If you find yourself the victim of this scam the Outer Banks Association of REALTORS® requests that you contact them immediately so they may assist you in reporting the crime.
Fifty-five years ago a group of businessmen had a vision to create the first golf course on the Outer Banks. Thanks to their dream and hard work, Duck Woods Country Club will celebrate its 50th anniversary in June.
How did their vision become a reality? In March 1964, as a result of a special meeting, these businessmen outlined and implemented the plan to develop the first golf course.
Two years later, two things gave life to the dream. First, a 250+ acre tract of maritime forest was donated by Kitty Hawk Land Co.
Second, an FHA loan was granted.
In May 1967, construction contracts were awarded to build the 18-hole championship golf course, designed by renowned golf architect Ellis Maples.
On Thanksgiving Day 1968, the first nine holes opened for limited play, with 324 members. The clubhouse opened its doors for the official dedication June 8, 1969.
It was much smaller, with two floors that encompassed a multipurpose banquet/meeting/dance/cards room, dining room, a bar area, and a grill room.
There was a golf course, small clubhouse, a combination pro shop, office and bag storage building, a pool, tennis courts, maintenance building, and cart storage shelter.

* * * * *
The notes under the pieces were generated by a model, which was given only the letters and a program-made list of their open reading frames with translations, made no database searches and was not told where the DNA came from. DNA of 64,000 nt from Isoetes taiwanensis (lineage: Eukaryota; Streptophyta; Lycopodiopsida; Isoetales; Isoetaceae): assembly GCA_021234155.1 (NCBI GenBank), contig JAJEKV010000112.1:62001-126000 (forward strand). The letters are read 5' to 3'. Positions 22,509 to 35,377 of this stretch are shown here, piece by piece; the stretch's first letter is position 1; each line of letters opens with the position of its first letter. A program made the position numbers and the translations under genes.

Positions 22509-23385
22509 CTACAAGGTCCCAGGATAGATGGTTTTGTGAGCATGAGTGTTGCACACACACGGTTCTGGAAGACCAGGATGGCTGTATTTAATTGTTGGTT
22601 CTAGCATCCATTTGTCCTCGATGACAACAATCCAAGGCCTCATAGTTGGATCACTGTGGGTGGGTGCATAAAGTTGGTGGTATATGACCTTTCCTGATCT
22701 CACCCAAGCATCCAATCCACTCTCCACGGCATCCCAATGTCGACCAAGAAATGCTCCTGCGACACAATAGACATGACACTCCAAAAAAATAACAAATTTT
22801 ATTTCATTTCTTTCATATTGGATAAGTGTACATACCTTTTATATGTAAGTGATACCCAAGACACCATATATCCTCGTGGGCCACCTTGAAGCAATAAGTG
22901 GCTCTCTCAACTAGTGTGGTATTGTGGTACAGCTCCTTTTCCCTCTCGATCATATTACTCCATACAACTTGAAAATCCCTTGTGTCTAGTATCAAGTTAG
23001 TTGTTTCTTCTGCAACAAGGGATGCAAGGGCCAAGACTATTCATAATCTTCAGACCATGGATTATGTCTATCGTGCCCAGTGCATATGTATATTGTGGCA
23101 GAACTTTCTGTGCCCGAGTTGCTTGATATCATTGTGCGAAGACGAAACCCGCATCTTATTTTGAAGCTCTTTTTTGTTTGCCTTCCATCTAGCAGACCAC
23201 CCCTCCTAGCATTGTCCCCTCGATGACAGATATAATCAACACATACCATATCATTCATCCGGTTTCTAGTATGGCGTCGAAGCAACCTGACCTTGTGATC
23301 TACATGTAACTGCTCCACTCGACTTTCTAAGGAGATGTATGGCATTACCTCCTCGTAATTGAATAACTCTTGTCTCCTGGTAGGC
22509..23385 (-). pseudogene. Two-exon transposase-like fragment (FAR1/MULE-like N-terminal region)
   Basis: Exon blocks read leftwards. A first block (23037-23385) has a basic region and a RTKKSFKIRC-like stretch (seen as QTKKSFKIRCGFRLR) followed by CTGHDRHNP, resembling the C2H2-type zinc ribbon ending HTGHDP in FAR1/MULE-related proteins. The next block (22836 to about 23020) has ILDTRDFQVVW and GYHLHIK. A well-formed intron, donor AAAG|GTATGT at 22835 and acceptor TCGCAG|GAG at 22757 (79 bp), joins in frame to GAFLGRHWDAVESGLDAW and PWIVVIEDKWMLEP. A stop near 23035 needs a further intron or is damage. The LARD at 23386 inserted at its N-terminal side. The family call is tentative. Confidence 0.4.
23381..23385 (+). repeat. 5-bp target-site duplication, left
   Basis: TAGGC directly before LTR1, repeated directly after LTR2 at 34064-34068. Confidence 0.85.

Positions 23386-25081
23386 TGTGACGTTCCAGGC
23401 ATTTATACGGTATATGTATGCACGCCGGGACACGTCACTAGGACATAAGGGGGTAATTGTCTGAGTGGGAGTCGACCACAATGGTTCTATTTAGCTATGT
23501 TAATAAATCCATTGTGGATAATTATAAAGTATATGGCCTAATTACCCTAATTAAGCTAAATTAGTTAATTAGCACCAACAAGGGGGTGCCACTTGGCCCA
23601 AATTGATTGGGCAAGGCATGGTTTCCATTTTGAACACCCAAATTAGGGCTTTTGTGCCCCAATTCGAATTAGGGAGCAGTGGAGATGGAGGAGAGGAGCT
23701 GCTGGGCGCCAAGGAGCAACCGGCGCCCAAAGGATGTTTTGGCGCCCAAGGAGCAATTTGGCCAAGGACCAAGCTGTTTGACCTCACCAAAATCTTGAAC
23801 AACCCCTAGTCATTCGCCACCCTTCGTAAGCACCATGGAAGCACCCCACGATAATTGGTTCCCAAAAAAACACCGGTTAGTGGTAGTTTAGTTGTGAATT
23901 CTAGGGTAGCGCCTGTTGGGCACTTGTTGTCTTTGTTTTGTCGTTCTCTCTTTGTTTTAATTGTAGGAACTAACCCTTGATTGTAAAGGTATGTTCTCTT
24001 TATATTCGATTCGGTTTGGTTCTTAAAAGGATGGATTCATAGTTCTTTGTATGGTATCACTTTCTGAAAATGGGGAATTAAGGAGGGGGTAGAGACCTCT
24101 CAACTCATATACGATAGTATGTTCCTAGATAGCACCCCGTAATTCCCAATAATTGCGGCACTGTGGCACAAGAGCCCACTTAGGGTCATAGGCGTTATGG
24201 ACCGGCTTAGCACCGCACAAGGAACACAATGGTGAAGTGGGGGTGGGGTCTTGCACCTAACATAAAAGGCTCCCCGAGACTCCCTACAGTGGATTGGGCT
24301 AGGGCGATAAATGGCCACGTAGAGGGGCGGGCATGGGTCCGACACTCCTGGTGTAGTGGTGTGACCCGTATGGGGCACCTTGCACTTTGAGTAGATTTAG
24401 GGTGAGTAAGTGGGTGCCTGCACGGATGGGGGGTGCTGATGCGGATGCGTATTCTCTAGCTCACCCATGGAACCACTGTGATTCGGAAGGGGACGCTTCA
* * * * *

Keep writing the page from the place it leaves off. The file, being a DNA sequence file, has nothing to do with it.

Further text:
Reflecing on the opening of DWCC Shelby Hines, one of the founding members, commented that DWCC was “the greatest thing that ever happened to the Outer Banks, except for the 1933 storm!”
When it opened the membership fee was $150. The facility attracted members from Hatteras to Elizabeth City.
As for helping the economy, “The purpose of the association and its members is to supply and provide the number one need of the area, a golf course and related facilities, which will directly and indirectly affect children, youth, and adults both in Currituck and Dare Counties,” said David Stick, one of the founding club members and president, as well as the first Southern Shores mayor.
As for the members thoughts on the opening, “It was the happiest day of our lives when they put a golf course on the Outer Banks,” said Linda Turner, wife of Curtis Turner, a founding member. Once this happened, the Turners bought property on the Outer Banks.